Early data-parallel programming notations included Kali , CM Fortran , Fortran D , and Vienna Fortran . Other data-parallel languages include *Lisp , C* , Data-parallel C [136,137], pC++ , NESL , and DINO . In a rather different approach, several projects have explored the use of C++ class libraries to encapsulate data-parallel operations on data objects such as arrays [83,188].
The compilation of HPF and related languages requires specialized analysis and optimization techniques. Hiranandani et al.  and Zima and Chapman  provide a good introduction to these topics; see also papers by Albert, Lukas, and Steele , Bozkus et al. , Callahan and Kennedy , Rogers and Pingali , and Zima, Bast, and Gerndt  and the monographs by Banerjee  and Wolfe .
The description of F90 and HPF provided here is necessarily brief. See Chapter 6 for F90 references. Loveman  provides more information on both the HPF language and the process by which it was designed. The HPF Language Specification prepared by the HPF Forum provides a comprehensive, although sometimes impenetrable, description of the language . The book by Koelbel et al.  presents essentially the same information but in a more readable form, and also provides a useful introduction to F90.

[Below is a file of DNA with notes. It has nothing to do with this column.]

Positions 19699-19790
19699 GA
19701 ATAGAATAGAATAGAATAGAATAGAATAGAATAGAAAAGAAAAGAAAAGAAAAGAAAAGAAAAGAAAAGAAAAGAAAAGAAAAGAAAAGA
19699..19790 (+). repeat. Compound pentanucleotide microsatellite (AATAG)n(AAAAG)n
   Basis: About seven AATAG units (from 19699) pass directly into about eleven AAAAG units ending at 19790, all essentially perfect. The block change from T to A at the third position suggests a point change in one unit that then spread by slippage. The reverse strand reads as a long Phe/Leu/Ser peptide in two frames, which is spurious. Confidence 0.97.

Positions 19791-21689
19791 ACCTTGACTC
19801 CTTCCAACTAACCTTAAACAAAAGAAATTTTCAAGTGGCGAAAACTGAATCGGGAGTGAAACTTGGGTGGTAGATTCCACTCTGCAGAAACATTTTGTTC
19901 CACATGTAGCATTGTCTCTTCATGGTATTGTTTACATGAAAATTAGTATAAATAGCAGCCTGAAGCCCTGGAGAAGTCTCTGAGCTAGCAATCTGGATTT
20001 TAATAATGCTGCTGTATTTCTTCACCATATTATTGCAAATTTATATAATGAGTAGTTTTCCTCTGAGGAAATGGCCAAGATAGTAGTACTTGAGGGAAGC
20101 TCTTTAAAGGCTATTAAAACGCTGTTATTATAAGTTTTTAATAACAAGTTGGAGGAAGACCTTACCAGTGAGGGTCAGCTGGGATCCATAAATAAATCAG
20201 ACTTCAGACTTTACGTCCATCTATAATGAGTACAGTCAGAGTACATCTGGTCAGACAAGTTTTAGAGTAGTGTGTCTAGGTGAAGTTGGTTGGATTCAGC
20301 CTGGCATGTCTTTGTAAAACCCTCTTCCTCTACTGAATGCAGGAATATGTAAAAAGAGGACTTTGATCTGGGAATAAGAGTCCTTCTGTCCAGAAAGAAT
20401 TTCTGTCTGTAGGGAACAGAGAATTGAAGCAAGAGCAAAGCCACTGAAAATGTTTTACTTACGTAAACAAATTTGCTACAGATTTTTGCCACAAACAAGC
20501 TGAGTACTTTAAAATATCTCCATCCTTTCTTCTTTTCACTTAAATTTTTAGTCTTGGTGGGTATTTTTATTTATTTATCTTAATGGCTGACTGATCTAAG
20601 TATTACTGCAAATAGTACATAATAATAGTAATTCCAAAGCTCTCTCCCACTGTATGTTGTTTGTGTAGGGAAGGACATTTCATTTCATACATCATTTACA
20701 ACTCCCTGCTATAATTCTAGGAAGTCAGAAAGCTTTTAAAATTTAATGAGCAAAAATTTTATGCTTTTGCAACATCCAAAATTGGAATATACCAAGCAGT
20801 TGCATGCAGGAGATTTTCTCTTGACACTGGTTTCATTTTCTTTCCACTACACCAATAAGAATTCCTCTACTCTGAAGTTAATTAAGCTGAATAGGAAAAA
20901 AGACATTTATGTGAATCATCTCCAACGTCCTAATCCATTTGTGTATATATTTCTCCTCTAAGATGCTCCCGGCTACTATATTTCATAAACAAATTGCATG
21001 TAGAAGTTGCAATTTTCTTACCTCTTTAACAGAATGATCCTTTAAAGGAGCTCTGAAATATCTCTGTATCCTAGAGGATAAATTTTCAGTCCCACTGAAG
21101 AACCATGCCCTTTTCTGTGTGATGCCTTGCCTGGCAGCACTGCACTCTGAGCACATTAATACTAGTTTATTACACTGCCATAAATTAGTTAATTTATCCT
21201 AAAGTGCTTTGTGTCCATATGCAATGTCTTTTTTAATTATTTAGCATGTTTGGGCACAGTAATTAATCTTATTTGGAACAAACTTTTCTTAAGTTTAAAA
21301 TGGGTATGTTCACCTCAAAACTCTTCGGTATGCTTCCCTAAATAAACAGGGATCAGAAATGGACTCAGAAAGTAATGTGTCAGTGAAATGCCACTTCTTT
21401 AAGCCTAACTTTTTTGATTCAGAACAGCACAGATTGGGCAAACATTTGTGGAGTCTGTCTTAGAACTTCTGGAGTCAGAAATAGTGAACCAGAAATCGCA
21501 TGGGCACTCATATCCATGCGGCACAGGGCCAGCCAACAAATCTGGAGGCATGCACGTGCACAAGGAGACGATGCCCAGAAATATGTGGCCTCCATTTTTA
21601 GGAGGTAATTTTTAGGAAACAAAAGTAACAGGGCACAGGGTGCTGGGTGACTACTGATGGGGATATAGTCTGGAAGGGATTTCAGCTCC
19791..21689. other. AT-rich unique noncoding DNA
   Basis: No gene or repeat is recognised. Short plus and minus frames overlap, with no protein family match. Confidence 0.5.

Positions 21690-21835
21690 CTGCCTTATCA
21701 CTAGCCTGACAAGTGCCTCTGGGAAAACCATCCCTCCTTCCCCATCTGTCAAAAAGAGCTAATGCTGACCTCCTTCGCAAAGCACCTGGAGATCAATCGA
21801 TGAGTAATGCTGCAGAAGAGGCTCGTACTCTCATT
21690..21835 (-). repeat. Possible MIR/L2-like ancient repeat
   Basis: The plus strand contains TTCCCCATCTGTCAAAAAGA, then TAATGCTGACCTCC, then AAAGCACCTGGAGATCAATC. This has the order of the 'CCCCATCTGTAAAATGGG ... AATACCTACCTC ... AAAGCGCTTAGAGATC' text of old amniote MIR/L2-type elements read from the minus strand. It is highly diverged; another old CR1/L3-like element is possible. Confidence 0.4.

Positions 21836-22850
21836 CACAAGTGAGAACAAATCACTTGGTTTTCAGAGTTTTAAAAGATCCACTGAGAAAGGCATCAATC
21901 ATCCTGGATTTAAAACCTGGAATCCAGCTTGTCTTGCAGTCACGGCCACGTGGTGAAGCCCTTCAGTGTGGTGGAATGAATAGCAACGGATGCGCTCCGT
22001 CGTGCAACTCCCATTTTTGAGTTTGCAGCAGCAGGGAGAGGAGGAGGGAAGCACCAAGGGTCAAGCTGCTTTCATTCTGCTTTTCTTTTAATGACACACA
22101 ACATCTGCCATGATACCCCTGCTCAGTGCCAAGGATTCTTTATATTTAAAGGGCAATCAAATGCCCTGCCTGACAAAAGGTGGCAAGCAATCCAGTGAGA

Extensions to the data-parallel programming model that would allow its application to a wider range of problems is an active area of research. Chapman, Mehrotra, and Zima  propose a range of extensions. Saltz, Berryman, and Wu  and Agrawal, Sussman, and Saltz  describe techniques for irregular problems. Subhlok et al.  generate pipeline parallelism automatically from HPF code augmented with additional directives. Foster  discusses issues relating to the integration of task parallelism. Chandy et al.  address the integration of HPF and Fortran M.
Here is a Web Tour providing access to additional information on programming in High Performance Fortran, including a specification, information about compilers, and example programs.
© Copyright 1995 by Ian Foster